How Does Debt Consolidation Affect Your Credit Score?

Credit Score

Credit ScoreWhen people owe money to others, the situation can be overwhelming. This is why many resort to ingenious modes of paying off their debts. According to Rapid Loans, one method is by consolidating multiple debts into a single loan, which makes managing multiple obligations much easier. Not a lot of people know, however, that debt consolidation is way more than a tool of simplification.

Debt consolidation, like other things, has profound effects on credit scores. The question is, are these effects negative or positive?

The Good

The most obvious advantage of debt consolidation is the one-track payment, which  eliminates the need to separately pay different creditors. What this means for your credit score is that the less balances you have, the better your credit score will be. With consolidation, you only deal with a single balance and not multiple ones spanning various creditors.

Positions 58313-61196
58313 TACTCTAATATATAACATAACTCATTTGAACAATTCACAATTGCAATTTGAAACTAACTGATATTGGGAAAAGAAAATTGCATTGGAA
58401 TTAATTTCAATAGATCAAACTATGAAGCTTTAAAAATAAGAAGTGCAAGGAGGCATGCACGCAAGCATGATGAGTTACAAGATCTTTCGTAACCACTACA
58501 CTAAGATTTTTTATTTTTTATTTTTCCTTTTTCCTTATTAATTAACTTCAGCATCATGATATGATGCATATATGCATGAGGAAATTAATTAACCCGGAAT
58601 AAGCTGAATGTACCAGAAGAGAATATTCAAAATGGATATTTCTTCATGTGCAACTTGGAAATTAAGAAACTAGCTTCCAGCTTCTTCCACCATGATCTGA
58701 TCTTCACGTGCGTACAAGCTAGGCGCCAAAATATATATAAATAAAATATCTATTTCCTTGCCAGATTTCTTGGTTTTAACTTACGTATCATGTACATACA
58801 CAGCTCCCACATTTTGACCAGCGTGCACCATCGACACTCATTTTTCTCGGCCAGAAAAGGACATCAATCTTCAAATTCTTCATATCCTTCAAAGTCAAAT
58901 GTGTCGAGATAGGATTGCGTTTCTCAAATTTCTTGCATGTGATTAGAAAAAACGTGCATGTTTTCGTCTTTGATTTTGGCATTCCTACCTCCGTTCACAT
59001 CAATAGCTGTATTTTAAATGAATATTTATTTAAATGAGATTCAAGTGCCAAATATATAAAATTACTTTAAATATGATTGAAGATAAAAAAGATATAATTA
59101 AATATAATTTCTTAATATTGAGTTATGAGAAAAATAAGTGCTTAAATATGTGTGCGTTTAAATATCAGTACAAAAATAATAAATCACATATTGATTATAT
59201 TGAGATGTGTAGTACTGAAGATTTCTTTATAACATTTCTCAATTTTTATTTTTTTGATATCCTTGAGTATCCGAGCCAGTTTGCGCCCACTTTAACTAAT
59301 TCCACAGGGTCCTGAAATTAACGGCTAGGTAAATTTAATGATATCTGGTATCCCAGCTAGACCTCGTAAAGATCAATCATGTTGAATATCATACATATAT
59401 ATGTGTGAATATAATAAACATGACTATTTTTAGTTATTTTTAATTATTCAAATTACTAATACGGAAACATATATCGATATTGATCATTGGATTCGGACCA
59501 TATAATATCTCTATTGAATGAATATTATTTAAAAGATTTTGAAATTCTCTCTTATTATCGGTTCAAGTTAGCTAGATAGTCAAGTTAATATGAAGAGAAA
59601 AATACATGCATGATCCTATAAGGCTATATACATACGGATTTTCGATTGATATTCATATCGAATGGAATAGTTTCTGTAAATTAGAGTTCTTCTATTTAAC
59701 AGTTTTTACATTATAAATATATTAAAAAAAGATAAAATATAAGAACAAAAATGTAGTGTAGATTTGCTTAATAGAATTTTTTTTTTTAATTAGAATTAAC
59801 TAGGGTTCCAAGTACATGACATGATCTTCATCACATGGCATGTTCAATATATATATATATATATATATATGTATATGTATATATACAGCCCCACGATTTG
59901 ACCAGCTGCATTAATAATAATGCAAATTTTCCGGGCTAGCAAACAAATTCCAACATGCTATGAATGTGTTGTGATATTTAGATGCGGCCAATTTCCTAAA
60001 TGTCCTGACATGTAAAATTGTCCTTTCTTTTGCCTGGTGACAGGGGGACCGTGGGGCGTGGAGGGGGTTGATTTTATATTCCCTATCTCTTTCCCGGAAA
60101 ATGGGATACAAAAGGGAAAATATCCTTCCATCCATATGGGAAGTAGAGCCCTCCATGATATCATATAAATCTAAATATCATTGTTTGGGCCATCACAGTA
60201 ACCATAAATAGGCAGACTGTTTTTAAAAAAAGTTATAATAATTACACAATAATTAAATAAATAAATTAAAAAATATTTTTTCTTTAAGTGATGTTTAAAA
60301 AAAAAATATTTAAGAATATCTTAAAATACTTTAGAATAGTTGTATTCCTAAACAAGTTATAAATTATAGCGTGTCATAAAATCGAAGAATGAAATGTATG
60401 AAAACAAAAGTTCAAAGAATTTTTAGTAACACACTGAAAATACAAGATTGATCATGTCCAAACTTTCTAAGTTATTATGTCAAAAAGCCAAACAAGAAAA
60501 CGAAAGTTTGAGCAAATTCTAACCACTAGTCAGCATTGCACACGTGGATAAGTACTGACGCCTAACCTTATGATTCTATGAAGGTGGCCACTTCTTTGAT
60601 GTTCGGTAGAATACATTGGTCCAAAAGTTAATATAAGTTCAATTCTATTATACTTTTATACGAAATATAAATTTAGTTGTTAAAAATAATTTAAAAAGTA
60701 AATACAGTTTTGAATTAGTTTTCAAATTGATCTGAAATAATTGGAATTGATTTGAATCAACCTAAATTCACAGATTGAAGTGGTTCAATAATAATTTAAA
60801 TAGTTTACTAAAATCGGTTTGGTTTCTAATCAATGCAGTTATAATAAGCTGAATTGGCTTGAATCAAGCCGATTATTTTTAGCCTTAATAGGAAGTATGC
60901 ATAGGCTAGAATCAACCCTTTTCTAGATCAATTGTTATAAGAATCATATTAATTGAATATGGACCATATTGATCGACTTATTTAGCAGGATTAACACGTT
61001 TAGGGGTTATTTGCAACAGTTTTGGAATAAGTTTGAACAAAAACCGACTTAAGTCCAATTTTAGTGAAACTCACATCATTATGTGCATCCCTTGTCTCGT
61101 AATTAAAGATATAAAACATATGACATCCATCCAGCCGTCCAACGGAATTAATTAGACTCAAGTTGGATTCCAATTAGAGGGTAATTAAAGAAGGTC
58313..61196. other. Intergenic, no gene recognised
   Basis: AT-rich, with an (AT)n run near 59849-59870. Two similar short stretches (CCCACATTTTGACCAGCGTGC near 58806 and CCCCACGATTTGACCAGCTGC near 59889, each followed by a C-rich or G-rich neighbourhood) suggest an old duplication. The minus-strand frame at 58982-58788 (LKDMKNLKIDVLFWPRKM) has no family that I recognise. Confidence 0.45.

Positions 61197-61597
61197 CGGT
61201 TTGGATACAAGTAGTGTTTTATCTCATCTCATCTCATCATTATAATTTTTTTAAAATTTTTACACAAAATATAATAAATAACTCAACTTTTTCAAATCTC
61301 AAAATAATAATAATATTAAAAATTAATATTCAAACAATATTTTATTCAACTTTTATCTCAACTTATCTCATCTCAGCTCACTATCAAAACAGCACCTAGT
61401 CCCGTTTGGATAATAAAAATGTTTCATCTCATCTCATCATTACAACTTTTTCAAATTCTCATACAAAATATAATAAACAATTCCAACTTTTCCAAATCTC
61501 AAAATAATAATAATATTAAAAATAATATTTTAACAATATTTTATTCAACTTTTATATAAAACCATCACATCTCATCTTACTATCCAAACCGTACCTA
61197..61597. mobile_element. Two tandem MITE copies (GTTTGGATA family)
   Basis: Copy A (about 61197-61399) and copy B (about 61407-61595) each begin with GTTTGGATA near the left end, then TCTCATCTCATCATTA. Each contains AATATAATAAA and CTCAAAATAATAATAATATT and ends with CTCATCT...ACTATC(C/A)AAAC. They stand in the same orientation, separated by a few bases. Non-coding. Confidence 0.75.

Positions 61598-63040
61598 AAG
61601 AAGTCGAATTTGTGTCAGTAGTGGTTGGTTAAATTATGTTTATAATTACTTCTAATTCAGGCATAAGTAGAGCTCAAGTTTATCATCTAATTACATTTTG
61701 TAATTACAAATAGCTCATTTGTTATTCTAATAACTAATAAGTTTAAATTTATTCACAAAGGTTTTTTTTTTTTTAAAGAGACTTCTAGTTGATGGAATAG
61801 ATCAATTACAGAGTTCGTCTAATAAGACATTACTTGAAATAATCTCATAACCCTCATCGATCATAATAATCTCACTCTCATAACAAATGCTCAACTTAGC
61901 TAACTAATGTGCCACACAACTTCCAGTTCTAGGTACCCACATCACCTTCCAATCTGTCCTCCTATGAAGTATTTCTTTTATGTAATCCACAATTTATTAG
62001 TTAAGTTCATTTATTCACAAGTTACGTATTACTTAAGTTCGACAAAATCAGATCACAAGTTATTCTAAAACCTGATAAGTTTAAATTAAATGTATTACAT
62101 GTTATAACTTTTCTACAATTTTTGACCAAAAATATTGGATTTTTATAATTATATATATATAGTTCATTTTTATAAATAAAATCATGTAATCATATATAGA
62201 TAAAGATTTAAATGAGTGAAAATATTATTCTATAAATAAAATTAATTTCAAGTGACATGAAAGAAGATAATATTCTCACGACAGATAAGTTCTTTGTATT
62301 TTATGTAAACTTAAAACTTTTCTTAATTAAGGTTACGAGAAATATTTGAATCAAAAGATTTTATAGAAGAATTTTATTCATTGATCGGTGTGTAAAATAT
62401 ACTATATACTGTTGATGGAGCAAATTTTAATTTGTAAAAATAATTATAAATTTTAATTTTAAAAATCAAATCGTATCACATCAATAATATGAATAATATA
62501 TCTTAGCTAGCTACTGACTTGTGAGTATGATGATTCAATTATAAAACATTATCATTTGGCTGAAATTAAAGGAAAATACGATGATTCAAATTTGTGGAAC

In addition, a consolidation loan presents something positive to credit agencies. To most, paying off several balances with such a loan makes it seem as if all accounts are paid off. This is because the loan appears as a single, new credit account, with accounts paid in full always on the positive side.

When it Comes to Credit Cards

The connection between consolidation loans, credit card debt, and good credit scores are fairly straightforward. With credit cards, the effects on scores depend on how you use a transfer. Using a big portion of credit on the card to consolidate multiple card balances may cause credit scores to drop. This is also possible if a new card is taken out and a good portion of its credit is used to consolidate as well.

Setting Things Straight

A number of people believe that debt consolidation hurts credit scores, but it is not true. They do so because one seems to “admit” that there’s a problem. In truth, it’s quite the opposite. As long as the new loan is being paid consistently and promptly, credit agencies acknowledge the effort and see that the debtor is taking the initiative.